This is due August 31(Friday) Individual...
This is due August 31(Friday)
Individual: Language Acquisition Principles Paper
a) Select and read a recent (since 2005) professional journal article that pertains to language acquisition principles for ELL students.
b) Write a 500-750 word essay in which you summarize the article and then address the following:
i) State how teachers might apply information from the article to their personal situation.
ii) React to the article through a synthesis of your opinion on the article's content.
c) Use appropriate SEI terminology throughout the paper. Use the Walqui article to describe how each factor affects second language acquisition and how teachers can support the acquisition of a second language.
This is the part(Walqui) article she wants us to incorporate into our essay.
Contextual Factors in
Second Language Acquisition
AÍDA WALQUI, WEST ED, SAN FRANCISCO, CALIFORNIA
ERIC CLEARINGHOUSE ON LANGUAGES AND LINGUISTICS • CENTER FOR APPLIED LINGUISTICS •XXXXXNW • WASHINGTON DCNNN-NN-NNNN•(NNN) NNN-NNNNbr />While many discussions about learning a second language
focus on teaching methodologies, little emphasis is given to
the contextual factors—individual, social, and societal—that
affect students’ learning. These contextual factors can be considered
from the perspective of the language, the learner, and
the learning process. This digest discusses these perspectives
as they relate to learning any second language, with a particular
focus on how they affect adolescent learners of English
as a second language.
Several factors related to students’ first and second languages
shape their second language learning. These factors
include the linguistic distance between the two languages,
students’ level of proficiency in the native language and their
knowledge of the second language, the dialect of the native
language spoken by the students (i.e., whether it is standard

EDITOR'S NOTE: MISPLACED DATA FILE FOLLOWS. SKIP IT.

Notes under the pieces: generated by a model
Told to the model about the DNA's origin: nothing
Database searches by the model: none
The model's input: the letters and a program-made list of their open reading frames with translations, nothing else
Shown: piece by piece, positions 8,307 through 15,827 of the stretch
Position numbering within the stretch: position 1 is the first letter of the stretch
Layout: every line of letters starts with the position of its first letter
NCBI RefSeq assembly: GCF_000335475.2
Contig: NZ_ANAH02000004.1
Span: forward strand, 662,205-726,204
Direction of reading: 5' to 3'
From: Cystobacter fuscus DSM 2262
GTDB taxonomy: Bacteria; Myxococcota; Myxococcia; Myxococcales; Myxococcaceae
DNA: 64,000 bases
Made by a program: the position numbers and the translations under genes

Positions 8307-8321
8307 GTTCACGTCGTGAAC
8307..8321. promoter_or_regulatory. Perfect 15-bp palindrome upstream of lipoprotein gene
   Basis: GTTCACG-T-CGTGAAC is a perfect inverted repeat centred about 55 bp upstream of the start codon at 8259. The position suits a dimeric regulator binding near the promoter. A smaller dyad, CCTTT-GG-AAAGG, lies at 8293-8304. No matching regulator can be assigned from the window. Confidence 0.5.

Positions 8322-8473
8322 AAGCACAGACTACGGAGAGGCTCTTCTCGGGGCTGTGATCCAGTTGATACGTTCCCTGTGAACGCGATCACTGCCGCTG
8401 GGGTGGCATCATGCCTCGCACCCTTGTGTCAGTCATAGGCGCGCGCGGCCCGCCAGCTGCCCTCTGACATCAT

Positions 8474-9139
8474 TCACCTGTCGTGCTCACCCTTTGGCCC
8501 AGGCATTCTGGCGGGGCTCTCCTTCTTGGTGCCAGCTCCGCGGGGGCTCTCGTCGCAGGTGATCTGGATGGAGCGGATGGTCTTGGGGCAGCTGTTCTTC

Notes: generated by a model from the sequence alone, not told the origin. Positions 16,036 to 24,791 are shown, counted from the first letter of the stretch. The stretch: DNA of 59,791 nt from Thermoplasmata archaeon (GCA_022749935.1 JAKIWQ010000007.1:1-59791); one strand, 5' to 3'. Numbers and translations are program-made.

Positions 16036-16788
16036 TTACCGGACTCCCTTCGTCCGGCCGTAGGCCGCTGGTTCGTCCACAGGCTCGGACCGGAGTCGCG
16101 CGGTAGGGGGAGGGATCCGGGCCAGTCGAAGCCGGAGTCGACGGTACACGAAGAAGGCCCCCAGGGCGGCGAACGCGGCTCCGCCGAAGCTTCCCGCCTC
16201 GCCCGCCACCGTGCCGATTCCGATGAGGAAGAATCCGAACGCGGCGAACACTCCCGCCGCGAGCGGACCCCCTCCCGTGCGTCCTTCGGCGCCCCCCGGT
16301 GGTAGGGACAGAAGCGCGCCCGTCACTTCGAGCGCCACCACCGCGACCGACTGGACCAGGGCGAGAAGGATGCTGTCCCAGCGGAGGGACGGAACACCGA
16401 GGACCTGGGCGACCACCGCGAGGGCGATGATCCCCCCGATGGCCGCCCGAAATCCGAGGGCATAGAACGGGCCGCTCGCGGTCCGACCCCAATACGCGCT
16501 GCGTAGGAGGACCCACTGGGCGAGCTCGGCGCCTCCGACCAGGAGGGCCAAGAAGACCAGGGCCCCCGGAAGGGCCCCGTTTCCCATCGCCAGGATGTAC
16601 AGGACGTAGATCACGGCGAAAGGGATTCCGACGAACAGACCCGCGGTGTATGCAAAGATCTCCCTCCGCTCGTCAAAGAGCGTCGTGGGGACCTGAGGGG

or nonstandard), the relative status of the students’ language
in the community, and societal attitudes toward the students’
Specific languages can be more or less difficult to learn,
depending on how different from or similar they are to the
languages the learner already knows. At the Defense Language
Institute in Monterey, California, for example, languages are
placed in four categories depending on their average learning
difficulty from the perspective of a native English speaker.
The basic intensive language course, which brings a student
to an intermediate level, can be as short as 24 weeks for languages
such as Dutch or Spanish, which are Indo European
languages and use the same writing system as English, or as
long as 65 weeks for languages such as Arabic, Korean, or
Vietnamese, which are members of other language families
and use different writing systems.
Native language proficiency
The student’s level of proficiency in the native language—
including not only oral language and literacy, but also
metalinguistic development, training in formal and academic
features of language use, and knowledge of rhetorical patterns
and variations in genre and style—affects acquisition
of a second language. The more academically sophisticated
the student’s native language knowledge and abilities, the
easier it will be for that student to learn a second language.
This helps explain why foreign exchange students tend to be
successful in American high school classes: They already have
high school level proficiency in their native language.
Knowledge of the second language
Students’ prior knowledge of the second language is of
course a significant factor in their current learning. High
school students learning English as a second language in a
U.S. classroom may possess skills ranging from conversational
fluency acquired from contacts with the English-speaking
world to formal knowledge obtained in English as a foreign
language classes in their countries of origin. The extent and
type of prior knowledge is an essential consideration in planning
instruction. For example, a student with informal conversational
English skills may have little understanding of
English grammatical systems and may need specific instruction
in English grammar.
Dialect and register
Learners may need to learn a dialect and a formal register